What happens when Elvis Presley walks into The Oval Office to ask President Nixon to make him an undercover narcotics officer? What? No, I wasn’t looking for a punch line. I was just prompting the plot of Liza Johnson’s comedy Elvis & Nixon. You didn’t know that actually happened? Well, now you do, but unfortunately that’s probably the most enticing thing about her finished product, which lacks momentum, urgency, and ultimately, necessity.
Some of you may be familiar with the photo that sparked this question of what exactly happened when these two huge personalities emerged from the most important room in the world. The image of Elvis and Nixon shaking hands amicably in The Oval Office looking as chummy as you could expect from such wildly different characters is actually the most requested image in historys. To Joey and Hanala Sagal, the two writers who began fleshing out this story, that simple picture begged numerous questions about what the hell was going on in that moment. Why would a president who was so infamously out of touch with the entertainment and youth cultures meet with the man who was famously famous? That’s what Johnson (Return) and her team of writers wanted to find out.
So, this story—this tale, more like—is mostly told from the perspective of one of The King’s few close confidants, Jerry Schilling (Alex Pettyfer, I Am Number Four), who is lured by Elvis (Michael Shannon, Revolutionary Road) to help with an important mission. While Schilling has tried to steer from the Memphis Mafia lifestyle, which undoubtedly gets messy, Elvis quickly proves the deal nonnegotiable with an equal dose of charm and menace. And what is the deal exactly? Well, seeing as Elvis can’t stand the direction the country is taking at this point in 1970, with the protests, sex, and drugs running rampant in the street, he feels he needs to take matters into his own hands… by becoming an “agent-at-large.” While most of his colleagues didn’t believe this title even existed, Elvis persisted that it was an honor that could be bestowed on him by none other than President Nixon (Kevin Spacey, “House of Cards”). And so, they try to set up a meeting with the big man, which, naturally, is a mission in its own right.
While there isn’t actually too much information on the exact historical occurrences that led to and resulted from this meeting, the writing team, who was later joined by actor Cary Elwes (The Princess Bride), used what little intel they had to infer and fantasize about what possibly could have gone down inside that most secret of rooms. This is probably the first punch to the film’s gut, because, while the intention was good and it is fun to wonder what could have transpired between such egos, its still just a guessing game that pushes the few bits of solid comedy to an absurdist level. This is coming from a person who loves a little bit of silliness sprinkled over a good narrative, but this particular idea of implication makes the project more trivial rather than alluring.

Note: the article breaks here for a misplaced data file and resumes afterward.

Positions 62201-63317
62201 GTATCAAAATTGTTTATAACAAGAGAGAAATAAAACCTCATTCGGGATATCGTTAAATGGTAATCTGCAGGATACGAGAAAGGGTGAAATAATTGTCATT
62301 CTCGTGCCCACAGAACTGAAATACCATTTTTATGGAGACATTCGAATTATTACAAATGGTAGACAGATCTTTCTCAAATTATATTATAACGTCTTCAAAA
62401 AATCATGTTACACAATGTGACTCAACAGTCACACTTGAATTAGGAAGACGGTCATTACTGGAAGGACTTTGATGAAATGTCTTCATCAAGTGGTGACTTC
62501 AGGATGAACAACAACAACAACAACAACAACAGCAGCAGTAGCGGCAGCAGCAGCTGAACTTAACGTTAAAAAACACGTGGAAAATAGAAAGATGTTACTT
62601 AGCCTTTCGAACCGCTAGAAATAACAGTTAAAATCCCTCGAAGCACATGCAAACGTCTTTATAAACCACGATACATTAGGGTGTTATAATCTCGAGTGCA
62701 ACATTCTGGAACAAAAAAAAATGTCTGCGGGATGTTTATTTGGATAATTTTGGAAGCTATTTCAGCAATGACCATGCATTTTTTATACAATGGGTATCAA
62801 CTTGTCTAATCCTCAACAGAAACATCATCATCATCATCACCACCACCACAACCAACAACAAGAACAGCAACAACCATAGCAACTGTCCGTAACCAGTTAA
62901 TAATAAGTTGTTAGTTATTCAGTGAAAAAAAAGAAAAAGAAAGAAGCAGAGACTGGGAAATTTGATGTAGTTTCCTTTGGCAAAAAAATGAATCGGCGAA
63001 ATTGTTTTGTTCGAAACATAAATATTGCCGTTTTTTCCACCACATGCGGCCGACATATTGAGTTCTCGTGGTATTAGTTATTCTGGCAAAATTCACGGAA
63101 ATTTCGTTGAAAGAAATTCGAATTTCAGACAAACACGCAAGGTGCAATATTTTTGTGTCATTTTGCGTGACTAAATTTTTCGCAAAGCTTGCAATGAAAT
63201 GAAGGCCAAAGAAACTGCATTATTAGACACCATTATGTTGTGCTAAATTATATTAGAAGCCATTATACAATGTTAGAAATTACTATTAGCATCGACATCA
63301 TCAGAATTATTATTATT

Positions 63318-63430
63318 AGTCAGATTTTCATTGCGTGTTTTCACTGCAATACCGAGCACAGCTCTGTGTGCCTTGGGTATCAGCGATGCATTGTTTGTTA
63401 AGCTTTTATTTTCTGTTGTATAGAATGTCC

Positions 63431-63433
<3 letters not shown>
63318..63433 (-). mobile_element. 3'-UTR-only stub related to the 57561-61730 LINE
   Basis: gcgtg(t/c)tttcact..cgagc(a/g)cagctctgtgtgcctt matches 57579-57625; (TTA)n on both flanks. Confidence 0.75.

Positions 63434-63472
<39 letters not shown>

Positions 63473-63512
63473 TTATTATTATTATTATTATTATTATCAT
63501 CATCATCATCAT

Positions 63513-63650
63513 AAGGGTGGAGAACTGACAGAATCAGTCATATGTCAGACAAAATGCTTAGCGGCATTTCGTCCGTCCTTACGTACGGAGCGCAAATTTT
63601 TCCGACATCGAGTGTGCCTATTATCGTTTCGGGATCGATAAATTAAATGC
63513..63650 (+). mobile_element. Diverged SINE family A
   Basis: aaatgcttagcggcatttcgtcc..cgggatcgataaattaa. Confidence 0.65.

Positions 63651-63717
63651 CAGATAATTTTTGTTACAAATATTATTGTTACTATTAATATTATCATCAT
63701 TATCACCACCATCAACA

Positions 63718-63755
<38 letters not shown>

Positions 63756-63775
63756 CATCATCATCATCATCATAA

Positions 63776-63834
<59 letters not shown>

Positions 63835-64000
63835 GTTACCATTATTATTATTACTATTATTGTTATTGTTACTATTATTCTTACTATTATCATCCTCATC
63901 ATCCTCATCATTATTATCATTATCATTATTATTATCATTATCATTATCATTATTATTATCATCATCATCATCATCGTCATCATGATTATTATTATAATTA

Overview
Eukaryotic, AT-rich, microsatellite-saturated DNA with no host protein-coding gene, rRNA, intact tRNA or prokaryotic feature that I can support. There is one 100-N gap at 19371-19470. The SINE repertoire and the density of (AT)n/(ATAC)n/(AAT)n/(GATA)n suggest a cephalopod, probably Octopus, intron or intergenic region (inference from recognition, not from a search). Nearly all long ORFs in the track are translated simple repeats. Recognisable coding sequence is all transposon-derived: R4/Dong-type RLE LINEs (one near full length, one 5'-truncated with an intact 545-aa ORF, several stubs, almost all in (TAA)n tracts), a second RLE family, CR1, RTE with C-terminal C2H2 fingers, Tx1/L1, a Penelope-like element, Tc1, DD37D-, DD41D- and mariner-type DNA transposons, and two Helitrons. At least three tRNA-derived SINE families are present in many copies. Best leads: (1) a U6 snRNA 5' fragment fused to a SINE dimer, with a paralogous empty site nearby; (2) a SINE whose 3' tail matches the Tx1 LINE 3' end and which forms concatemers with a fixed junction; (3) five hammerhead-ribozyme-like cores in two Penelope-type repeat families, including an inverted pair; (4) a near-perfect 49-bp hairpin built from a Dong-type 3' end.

This isn’t to say that there aren’t promising qualities in Johnson’s romp. Seeing as Spacey has gallivanted around the political scene, both on fictional and nonfictional terms, he is unsurprisingly impressive as the grumpy curmudgeon of a president that was Nixon. Not only are his mannerisms keenly precise, but he also provides an almost childlike giddiness in the moments of connection with Elvis. These are the instances the entire film builds up to, and while they are damn satisfying, I wonder if I could’ve seen a short film bringing much more punch instead of the unnecessary flare.
That brings us to Shannon as Mr. Presley. It’s pretty tough to criticize an actor—especially one as revered as Shannon—for playing a man who has been endlessly caricaturized by popular culture since his heyday. Impersonators have become irrevocably entangled in Elvis’ own identity, to the point that when Shannon steps on screen with the typical sunglasses, wing-tipped jacket, and full blocked sideburns, its difficult to discern acting from impersonating and vice versa. Yes, Shannon downplays those eye-roll-worthy quirks that saturate Vegas, yet still, the cartoon quality of the legend is unshakeable, which is more depressing for Elvis himself than Johnson’s finished product.
Sure, there will be diehard fans of Elvis—and maybe even Nixon?—who will find plenty of enticing backstory in Elvis & Nixon to suit their fancy, and there is definitely a solid cast to ramp the comedic factor up, but in the end, there lacks a sincerity that is surprisingly craved for as the credits roll. Not to worry, the mystery behind the picture will live on despite what we don’t take from this account, as well as the legacy of the two men in it.
ELVIS & NIXON hits theaters Friday, April 22nd.